IT for Donuts: how to mute a tab in Google Chrome

By: John McGarvey

Date: 18 August 2015

IT for Donuts is our regular feature where we explain a tech term or answer a question about business IT.

This time, we look at how to deal with annoying websites that play sound unexpectedly. If you use Google Chrome, a clever experimental feature lets you mute the audio from a specific tab – without muting your entire computer.

The annoyance of loud websites

Here's a scenario for you. You're working away, with several website tabs open. To help you concentrate, you've put some music on your headphones (or maybe you've gone for some more ambient background noise).

Then, unexpectedly, a shrill noise intrudes. One of the websites you have open in the background is playing audio automatically. It's probably an irritating advert trying to grab your attention.

Your immediate response might be to reach for your computer's mute button. But that doesn't just mute the irritating sound – it also mutes the audio you're listening to. Surely there's a better way.

Muting individual tabs in Chrome

Well yes, there is a better way. If you use Google Chrome, you've probably noticed that it shows a little loudspeaker icon in the relevant tab when a web page is playing audio:

This is a good way to quickly identify the offending tab, so you can close it quickly and never visit that particular website ever again. (There's a reason intrusive audio ranks high on our list of website sins.)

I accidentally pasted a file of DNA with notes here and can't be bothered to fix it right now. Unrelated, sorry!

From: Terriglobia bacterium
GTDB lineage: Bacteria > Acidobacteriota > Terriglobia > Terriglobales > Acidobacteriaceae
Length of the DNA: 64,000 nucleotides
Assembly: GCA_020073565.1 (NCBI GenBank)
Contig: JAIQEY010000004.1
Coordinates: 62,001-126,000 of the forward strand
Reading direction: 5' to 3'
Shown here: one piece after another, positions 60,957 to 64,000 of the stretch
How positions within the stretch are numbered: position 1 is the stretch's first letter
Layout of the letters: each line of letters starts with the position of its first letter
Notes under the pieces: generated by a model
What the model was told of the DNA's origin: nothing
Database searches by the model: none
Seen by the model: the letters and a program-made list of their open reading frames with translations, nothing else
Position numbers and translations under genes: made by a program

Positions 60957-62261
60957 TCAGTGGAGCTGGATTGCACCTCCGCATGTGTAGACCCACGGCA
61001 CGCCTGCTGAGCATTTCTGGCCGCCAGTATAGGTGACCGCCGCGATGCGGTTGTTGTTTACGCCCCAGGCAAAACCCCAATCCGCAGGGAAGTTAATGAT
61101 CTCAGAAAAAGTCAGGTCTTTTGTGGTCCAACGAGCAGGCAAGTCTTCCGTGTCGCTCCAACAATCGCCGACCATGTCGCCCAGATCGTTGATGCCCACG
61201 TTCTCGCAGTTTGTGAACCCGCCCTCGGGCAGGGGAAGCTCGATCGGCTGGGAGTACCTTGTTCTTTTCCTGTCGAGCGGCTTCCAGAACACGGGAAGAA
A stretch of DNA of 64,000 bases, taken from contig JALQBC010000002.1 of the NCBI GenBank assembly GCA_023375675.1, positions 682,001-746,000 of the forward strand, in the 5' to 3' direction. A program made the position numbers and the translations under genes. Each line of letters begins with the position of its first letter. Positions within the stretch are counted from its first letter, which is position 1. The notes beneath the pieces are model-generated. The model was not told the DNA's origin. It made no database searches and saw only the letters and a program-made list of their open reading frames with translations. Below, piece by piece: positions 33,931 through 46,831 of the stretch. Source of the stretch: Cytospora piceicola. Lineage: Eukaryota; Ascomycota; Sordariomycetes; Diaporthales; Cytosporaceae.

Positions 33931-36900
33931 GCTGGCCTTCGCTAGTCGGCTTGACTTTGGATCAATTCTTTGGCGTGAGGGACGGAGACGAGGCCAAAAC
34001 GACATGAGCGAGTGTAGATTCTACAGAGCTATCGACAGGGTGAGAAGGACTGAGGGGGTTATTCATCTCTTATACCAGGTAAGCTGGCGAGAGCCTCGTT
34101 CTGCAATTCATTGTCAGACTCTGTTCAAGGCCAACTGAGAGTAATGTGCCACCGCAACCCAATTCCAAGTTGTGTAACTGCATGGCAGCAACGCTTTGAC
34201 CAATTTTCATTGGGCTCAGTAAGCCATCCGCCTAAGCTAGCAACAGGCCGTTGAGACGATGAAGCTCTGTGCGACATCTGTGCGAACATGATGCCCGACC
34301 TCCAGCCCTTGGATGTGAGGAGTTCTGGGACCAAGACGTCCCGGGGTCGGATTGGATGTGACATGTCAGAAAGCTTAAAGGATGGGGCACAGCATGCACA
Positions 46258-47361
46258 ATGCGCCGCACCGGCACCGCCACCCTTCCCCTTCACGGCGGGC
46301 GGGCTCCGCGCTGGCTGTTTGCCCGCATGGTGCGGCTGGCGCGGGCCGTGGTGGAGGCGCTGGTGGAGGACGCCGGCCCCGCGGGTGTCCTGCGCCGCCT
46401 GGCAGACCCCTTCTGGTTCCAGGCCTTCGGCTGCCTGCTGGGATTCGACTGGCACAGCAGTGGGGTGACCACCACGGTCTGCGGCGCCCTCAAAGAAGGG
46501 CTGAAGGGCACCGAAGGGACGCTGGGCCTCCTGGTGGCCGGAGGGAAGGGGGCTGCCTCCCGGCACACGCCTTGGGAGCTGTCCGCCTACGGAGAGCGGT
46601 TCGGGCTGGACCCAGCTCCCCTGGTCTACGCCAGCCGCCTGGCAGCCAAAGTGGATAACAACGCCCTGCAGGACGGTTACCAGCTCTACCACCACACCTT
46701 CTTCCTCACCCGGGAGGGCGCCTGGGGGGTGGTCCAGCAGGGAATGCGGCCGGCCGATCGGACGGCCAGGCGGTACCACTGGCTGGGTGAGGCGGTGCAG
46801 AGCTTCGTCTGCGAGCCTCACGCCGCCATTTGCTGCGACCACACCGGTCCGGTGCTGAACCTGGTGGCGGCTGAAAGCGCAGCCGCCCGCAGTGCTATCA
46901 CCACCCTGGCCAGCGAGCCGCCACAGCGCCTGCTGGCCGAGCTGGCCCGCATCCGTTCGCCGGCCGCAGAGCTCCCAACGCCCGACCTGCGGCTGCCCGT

If you don't want to close the tab completely, you can use an experimental feature in Chrome to mute the audio. The benefit of this approach is that you can mute only the audio playing from that tab, without affecting whatever else you're listening to.

1. Enable the experimental feature

When you're using Google Chrome, go to chrome://flags/. This will take you to a long page full of experimental options.

Scroll down until you see Enable tab audio muting UI control:

Select the Enable link beneath this option.

2. Relaunch Google Chrome

For the changes to take effect, you need to close Google Chrome and reopen it.

If you scroll to the bottom of the experimental settings page, you should see a Relaunch Now button. Select it.

Google Chrome will close, then should reopen with all your previous web pages and tabs intact. It might take a moment or two for everything to load again.

3. Try muting a web page

Now just navigate to a web page that you know plays audio. (If you can't think of one, try playing a radio show on BBC iPlayer.)

Once the audio has started, try selecting the speaker icon in the tab. This should change to show a line through it, and the sound should mute:

You can unmute by selecting this icon again.

And that's it – you can now mute web pages instantly, in a single click.

There's just one other thing to keep in mind with this feature. The tab muting function is an experimental option within Chrome. This means Google might choose to remove it at a later date, although we reckon it's more likely they'll turn it into a proper Chrome feature.

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